Jacquiline Cresswell, an artist, visual art advisor and curator responsible for the development of visual arts programs at Salisbury, Ely and Chichester, says that when she first started working at Salisbury in 2008, "we adopted a broad approach, with a lot of flexibility in the way we would engage and challenge people".

The aim was to be inclusive, reaching beyond the church, engaging with people outside fixed events. Art links the building, spiritual issues and social action mission. It is a way of exploring our shared humanity. It can be transformative in these spaces.”  

She recalls a project with inmates at the local prison in 2015.

"It was the year we were also celebrating the Magna Carta. We held discussions and workshops in the prison exploring what the Magna Carta and art meant to them, about power, justice, right and wrong. It was interesting to see just how creative they could be. Forty-five prisoners created encaustic tiles, a visual underpinning of our discussions and a way for them to express their feelings.  We put a montage of the tiles and their drawings in the cathedral and later it was moved to the prison visitor centre. Prisoners said they felt they had been respected, their voices heard for the first time and began to believe that they had something to say.”

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'The Apostles Speaking in Tongues Lit by Their Own Lamps', by the sculptor Nicholas Pope, exhibited in Salisbury Cathedral in 2014. PICTURE: Supplied.

The arrival of the COVID-19 pandemic led to cathedrals closing their doors for a time. The difficulties of life since then - and the personal worries that people are experiencing, have further transformed artistic responses. Walker says he's noticed a change among those visiting.

“We have noticed that the younger generation are coming in more, they are less occupied with filming everything, and more with appreciating, watching and listening. Families are coming in, they sit, light a candle and say a prayer.”

In Chester, Doran says that while part of the idea of an artist-in-residence was that she would be engaging with people and working with them, COVID had put a stop to it.

 

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Aleta Doran's Water is Life. PICTURE: Supplied.

"I was shielding and all contacts had to be limited. Pre-COVID I had been working with groups of children on a big fish sculpture linking to the theme of water, and the symbol of the early church. It was going to be put into the children’s area, but the area was closed to create a COVID testing centre. We haven’t been able to access it properly to install it yet.”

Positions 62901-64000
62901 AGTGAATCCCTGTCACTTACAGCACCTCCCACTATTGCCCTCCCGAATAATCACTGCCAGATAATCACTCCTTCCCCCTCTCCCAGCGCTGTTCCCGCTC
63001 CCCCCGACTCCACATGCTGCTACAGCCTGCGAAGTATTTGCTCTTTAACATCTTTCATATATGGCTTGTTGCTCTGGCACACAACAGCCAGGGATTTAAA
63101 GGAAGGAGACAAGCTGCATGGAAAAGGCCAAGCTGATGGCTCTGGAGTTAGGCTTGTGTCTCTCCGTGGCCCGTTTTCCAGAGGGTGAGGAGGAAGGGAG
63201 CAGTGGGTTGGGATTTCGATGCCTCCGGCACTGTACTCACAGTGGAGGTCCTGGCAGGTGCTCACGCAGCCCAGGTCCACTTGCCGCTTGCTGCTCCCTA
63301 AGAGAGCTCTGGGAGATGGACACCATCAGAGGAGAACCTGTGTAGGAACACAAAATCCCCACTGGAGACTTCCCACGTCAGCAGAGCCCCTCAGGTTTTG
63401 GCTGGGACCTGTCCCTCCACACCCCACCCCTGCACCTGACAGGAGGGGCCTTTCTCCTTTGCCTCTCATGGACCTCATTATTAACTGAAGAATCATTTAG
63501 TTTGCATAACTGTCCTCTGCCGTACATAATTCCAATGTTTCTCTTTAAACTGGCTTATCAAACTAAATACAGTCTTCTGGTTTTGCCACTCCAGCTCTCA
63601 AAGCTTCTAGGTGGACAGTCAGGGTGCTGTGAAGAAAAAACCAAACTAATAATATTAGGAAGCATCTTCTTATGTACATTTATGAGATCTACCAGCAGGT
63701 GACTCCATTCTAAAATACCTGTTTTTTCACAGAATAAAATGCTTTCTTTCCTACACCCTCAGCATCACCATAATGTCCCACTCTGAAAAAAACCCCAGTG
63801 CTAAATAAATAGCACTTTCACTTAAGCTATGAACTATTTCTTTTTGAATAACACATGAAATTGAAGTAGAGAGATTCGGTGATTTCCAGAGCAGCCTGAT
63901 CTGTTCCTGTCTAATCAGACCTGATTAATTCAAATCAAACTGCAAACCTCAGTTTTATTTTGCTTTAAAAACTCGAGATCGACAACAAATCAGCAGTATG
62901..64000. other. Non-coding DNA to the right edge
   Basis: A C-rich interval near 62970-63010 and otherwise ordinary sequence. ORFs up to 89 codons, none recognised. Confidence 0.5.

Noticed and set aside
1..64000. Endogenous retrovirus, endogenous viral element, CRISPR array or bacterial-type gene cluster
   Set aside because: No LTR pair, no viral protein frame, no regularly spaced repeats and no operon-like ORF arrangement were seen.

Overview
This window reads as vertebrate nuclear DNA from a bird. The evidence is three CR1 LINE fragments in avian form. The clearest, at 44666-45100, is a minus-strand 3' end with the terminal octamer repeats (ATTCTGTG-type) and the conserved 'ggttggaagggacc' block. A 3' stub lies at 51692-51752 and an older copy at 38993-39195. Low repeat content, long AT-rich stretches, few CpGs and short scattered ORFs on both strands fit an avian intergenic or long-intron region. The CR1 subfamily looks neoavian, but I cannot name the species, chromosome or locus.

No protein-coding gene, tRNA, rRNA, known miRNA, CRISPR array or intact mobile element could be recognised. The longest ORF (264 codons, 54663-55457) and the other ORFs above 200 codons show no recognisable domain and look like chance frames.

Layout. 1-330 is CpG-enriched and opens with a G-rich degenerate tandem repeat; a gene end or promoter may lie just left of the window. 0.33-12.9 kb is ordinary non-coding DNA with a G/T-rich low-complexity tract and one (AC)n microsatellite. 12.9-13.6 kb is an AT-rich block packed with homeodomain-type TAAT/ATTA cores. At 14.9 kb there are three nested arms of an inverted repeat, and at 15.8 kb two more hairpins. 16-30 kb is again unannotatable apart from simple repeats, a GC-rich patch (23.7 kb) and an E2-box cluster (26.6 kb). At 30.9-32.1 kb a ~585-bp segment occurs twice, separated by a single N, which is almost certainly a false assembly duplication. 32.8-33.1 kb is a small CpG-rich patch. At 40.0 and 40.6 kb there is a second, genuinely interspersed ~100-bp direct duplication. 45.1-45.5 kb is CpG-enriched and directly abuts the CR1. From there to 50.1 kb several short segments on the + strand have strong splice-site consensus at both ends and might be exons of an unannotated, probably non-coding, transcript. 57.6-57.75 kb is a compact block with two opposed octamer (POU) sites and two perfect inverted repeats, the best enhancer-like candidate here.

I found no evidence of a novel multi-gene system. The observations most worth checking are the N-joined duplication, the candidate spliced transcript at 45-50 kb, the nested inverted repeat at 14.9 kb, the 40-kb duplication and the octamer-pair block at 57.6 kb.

Doran is currently preparing for a new exhibition located in the chapter house. Entitled Constellations, it involves art works from mosaic artists across Europe and the US.

“We needed something big to come back with after COVID. I had taken up star-gazing during lockdown, and that was part of the impetus for this exhibition. It will also have an online version of the exhibition for people who cannot get there. We realised this was an important aspect, something that has been learned during lockdown.  People cannot travel, but this way they can see the exhibition. It opens it up to a wider audience, and gives us an international reach.” 

Constellations was chosen because it is can be interpreted in many ways, and has links to the cathedral as stars, scenes from the heavens, angels, star signs can be seen all over the cathedral. One of the projects on display will be Ethereal, an artistic collaboration with artists supplying small tiles; many using recycled objects and linking with environmentalism, recycling and the effects on the heavens. We hope to have 165 of these, all hung together in the cloister.

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Sculpture Peter Walker's work, 'Peace doves', in Liverpool Cathedral. PICTURE: Supplied.

Other recent displays at cathedrals include artist Mark Reed’s giant Wave sculpture at Norwich Cathedral. Shimmering with fish, it was exhibited just prior to the COP26 gathering in Glasgow, Scotland, late last year, and encouraged visitors to consider the power of the sea, and our dependence on healthy waters, often resulting in people leaving in tears. The base of the sculpture took visitors from a polluted seabed to pristine prehistoric sands, resulting in school children attempting to move the rubbish because they thought it shouldn’t be there. 

One of the most dramatic contemporary art installations of recent years has been artist Luke Jerman’s Museum of the Moon, which has been exhibited in countless venues including Chichester Cathedral. Durham Cathedral hosted it between September and November last year during which time more than 90,500 people came to see it, with 9,000 of them booking special events including organ recitals, star gazing and silent discos. Visitors described it as "awe-inspiring", "spiritual" and "reflective".

The Very Rev Andrew Tremlett, Dean of Durham, says the installation has formed "part of the life of our living, working cathedral – at the centre of special events, a presence during services, both in the cathedral and online, and has also given a focal point for reflecting on current events".

"The sense of awe and wonder the monumental scale of the Museum of the Moon instills was visible during the hourly prayers, led by the daily chaplain, who reported children sitting under the moon or in the front pews, joining in the recitation of the Lord’s Prayer – in fact, leading their parents to do so.” 

That's just one more example of how cathedrals in the UK are reclaiming their artistic heritage, expressing it new ways that are resonating with people of all faiths and none, bringing inspiration and hope to a new generation.